Monday, January 25, 2010

Some writing analysis...

Since I've been thinking that the real model of my Santa Cruz story is kind of a cross between Uncle Tom's Cabin and Crime and Punishment here is a comparison of both.

Crime and Punishment...

This evening, however, on coming out into the street, he became
acutely aware of his fears.
"I want to attempt a thing like that and am frightened by these
trifles," he thought, with an odd smile. "Hm... yes, all is in a man's
hands and he lets it all slip from cowardice, that's an axiom. It
would be interesting to know what it is men are most afraid of. Taking
a new step, uttering a new word is what they fear most.... But I am
talking too much. It's because I chatter that I do nothing. Or perhaps
it is that I chatter because I do nothing. I've learned to chatter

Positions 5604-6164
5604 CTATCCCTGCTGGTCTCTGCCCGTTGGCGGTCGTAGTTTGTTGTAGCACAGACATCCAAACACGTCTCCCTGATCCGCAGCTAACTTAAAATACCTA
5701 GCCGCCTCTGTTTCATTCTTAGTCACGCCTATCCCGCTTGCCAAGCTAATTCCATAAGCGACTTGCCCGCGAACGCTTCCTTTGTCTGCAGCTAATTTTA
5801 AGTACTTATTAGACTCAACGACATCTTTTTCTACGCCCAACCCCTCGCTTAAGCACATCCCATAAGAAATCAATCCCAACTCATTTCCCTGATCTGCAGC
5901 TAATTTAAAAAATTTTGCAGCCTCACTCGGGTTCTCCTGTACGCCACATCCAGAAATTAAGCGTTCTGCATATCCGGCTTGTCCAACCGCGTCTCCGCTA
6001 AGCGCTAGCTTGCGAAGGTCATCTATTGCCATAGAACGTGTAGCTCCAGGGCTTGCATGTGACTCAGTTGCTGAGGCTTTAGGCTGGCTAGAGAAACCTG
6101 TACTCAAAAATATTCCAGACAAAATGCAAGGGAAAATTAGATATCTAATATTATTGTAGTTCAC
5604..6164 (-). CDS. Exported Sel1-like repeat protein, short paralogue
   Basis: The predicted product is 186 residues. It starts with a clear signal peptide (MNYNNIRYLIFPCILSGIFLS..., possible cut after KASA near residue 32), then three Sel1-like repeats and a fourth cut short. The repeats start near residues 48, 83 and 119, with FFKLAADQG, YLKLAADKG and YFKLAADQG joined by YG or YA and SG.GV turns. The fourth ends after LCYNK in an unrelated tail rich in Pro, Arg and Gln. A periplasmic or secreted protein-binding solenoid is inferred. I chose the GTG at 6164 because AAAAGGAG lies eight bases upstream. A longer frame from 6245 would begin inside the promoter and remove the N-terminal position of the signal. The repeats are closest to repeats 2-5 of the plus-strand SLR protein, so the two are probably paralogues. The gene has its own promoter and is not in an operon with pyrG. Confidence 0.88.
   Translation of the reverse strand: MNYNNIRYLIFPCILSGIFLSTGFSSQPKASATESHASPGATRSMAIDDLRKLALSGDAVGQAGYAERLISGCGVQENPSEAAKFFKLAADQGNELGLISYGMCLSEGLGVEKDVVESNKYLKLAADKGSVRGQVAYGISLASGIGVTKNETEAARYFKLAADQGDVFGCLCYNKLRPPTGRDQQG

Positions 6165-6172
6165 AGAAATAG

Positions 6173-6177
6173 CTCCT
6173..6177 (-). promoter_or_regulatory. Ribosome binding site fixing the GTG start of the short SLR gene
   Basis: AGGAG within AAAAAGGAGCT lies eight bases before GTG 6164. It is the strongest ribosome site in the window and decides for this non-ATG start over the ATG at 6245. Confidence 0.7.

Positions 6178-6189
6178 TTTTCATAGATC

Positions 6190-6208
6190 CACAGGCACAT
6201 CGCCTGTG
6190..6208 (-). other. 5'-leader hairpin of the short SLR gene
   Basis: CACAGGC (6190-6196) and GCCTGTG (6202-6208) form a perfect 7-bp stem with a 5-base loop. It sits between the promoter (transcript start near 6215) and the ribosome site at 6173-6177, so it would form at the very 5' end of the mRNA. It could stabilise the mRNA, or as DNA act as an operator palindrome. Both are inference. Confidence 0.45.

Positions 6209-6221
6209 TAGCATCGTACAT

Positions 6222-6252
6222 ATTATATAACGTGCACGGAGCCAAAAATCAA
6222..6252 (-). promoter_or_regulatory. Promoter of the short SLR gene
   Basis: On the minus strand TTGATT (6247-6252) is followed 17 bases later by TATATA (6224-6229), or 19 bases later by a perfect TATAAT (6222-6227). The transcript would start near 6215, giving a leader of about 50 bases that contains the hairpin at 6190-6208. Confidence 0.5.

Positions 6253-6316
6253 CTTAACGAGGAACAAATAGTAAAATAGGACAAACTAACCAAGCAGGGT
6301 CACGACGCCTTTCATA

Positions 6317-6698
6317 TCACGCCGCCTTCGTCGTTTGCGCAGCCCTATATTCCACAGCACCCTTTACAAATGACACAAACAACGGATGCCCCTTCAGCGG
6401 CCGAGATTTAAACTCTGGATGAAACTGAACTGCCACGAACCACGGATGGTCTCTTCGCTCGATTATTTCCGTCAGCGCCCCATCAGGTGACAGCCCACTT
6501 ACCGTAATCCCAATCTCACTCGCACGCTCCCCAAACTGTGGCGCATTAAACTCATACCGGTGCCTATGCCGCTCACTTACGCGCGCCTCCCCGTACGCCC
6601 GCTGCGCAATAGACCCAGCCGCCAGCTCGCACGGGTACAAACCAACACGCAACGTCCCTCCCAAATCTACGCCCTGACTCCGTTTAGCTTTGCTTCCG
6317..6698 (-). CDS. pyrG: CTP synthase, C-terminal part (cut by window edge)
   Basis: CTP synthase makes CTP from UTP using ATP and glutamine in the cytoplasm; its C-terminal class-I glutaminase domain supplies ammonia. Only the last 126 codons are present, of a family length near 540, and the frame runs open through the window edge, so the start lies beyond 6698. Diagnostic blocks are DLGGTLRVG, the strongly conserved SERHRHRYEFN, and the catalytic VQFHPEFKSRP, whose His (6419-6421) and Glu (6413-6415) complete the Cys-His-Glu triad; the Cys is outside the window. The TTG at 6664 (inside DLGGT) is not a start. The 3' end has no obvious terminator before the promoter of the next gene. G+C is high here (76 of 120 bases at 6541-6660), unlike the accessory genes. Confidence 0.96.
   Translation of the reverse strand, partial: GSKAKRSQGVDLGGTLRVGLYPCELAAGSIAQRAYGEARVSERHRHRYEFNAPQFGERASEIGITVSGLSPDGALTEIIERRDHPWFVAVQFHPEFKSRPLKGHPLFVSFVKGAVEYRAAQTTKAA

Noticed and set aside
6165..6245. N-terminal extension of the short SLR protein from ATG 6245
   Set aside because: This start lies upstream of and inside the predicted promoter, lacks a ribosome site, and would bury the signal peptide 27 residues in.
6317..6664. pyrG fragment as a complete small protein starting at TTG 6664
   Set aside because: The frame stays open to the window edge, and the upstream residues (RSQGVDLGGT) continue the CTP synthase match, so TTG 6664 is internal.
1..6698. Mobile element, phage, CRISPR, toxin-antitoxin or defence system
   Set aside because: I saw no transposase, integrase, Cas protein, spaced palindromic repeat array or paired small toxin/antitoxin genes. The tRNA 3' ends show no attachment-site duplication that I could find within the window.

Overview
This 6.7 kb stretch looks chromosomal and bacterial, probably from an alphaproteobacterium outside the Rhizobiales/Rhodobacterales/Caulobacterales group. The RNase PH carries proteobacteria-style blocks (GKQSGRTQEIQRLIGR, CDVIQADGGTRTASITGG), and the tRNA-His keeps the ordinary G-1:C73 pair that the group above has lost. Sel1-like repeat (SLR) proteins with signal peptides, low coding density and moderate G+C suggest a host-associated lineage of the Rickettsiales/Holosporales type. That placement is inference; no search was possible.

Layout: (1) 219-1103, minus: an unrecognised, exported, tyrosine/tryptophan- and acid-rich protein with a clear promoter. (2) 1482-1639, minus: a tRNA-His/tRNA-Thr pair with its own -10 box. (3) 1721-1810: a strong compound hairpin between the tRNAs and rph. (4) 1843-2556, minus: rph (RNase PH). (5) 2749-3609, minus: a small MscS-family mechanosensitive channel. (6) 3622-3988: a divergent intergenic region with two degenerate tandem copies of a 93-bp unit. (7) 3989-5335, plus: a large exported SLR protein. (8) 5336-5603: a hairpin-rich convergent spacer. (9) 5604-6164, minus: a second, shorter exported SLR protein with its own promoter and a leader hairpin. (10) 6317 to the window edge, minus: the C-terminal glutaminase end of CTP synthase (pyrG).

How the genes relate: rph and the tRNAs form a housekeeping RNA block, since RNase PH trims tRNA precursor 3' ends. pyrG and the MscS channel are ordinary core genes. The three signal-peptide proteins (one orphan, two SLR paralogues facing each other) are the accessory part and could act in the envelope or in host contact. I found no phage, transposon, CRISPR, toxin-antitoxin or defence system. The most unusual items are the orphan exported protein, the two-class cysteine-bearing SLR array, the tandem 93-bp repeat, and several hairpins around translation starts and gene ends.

this last month, lying for days together in my den thinking... of Jack
the Giant-killer. Why am I going there now? Am I capable of that? Is
that serious? It is not serious at all. It's simply a fantasy to amuse
myself; a plaything! Yes, maybe it is a plaything."
The heat in the street was terrible: and the airlessness, the bustle
and the plaster, scaffolding, bricks, and dust all about him, and that
special Petersburg stench, so familiar to all who are unable to get
out of town in summer- all worked painfully upon the young man's
already overwrought nerves.

I love this execution. The internal dialogue is priceless. He's fixating.